I am not really in to all the biking this so I don't know much about all the different tires. My main idea was to take the back tyre off and run a drive belt round it but as my back tyre is so worn i could put a wheel on there.
The idea of taking the tire off the rim and running a drive belt sounds interesting. Because your bike is bolted down to the base, that would be good for a drive belt. The trick is to find a belt that would work...
What I did is use the inertube and cut out the valve. It's great because you know what size it is
Nice job Protostar, thanks for posting this up. Hopefully its todays project for me. F2F
It seems like you could make this with a lot less wood- the bike sits on only two skyscrapers, but you've built a city. Some simple brackets could replace all that extra wood, and save time.
Hi Shooby, I might be going out on a ledge, but I think this design's intent is to be more sculptural (i.e.'skyscrapers') than utilitarian (i.e. wood and brackets). It's easy to slap on some brackets on to wood and call it a day, but to make it sit pretty sans bicycle is something else. I'd give this one 4.5 stars.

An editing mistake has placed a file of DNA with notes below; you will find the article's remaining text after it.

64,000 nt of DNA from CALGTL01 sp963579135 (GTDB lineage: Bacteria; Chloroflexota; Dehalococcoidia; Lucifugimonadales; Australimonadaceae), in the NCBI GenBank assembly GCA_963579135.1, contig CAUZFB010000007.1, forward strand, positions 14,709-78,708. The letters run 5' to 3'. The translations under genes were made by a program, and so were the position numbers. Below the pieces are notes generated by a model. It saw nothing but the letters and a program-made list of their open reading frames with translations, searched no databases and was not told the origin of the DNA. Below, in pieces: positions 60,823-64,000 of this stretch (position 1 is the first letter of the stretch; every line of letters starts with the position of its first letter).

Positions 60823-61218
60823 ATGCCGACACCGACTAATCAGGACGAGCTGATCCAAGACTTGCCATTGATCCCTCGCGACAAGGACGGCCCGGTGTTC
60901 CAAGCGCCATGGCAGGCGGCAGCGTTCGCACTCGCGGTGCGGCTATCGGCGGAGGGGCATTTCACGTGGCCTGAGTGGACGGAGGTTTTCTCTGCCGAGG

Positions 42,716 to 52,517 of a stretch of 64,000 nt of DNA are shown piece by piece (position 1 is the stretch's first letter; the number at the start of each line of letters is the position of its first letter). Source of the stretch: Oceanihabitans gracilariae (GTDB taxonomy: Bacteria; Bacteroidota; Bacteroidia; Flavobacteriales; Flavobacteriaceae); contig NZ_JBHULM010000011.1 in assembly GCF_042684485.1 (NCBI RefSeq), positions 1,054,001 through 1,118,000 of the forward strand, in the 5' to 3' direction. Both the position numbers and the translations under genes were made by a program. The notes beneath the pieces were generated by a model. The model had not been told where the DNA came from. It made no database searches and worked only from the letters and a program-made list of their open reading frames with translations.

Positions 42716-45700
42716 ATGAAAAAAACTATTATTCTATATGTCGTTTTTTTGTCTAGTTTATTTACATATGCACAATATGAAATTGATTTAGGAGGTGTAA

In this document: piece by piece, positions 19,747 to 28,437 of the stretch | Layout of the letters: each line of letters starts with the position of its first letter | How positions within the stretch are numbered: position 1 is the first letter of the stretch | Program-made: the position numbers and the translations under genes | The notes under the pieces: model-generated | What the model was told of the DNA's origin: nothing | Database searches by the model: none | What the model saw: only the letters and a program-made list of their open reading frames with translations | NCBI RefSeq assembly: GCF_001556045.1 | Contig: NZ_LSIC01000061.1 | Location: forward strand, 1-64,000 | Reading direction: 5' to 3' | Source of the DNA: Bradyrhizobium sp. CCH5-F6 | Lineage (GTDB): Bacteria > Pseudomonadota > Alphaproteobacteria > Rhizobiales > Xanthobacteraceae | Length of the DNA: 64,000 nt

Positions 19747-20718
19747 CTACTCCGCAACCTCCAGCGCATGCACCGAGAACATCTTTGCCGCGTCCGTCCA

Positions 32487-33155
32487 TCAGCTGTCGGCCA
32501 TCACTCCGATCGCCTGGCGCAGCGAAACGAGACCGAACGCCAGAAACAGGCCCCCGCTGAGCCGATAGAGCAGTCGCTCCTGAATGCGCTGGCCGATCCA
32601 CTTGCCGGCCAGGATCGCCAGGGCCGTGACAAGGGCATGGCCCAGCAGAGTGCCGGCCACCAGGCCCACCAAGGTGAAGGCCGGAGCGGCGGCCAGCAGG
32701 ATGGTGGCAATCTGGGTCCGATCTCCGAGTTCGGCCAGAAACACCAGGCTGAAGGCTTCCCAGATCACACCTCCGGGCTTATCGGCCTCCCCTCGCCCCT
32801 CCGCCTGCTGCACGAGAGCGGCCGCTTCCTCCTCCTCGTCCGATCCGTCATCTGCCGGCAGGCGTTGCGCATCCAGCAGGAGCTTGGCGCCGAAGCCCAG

You both have good points. As I mentioned in my original post, I started with one idea and changed it as I went along. Rather than throw away the work that I had done, I just added to it, rotating the vertical riser to accommodate my new design. I didn't want a bunch of metal to clash with the wood. I would have been happy with brass, but most of the brackets I found were zinc and steel, and that didn't fit into my plans. My wife liked the style so much she asked me to make them for the Klein and her Specialized. BTW, Chip, if you think that it's worth a 4.5, you might rate it...
Oh ok, fair enough :) Sorry, I got too into the engineering (and I'm an architect!) I think that aesthetically it's great, I just got caught up in the efficiency of the design once I got thinking about cost reduction. If you build any more of these, I'd recommend elongating the base slightly, so that there's an emphasized contrast between the vertical and horizontal elements. Good project.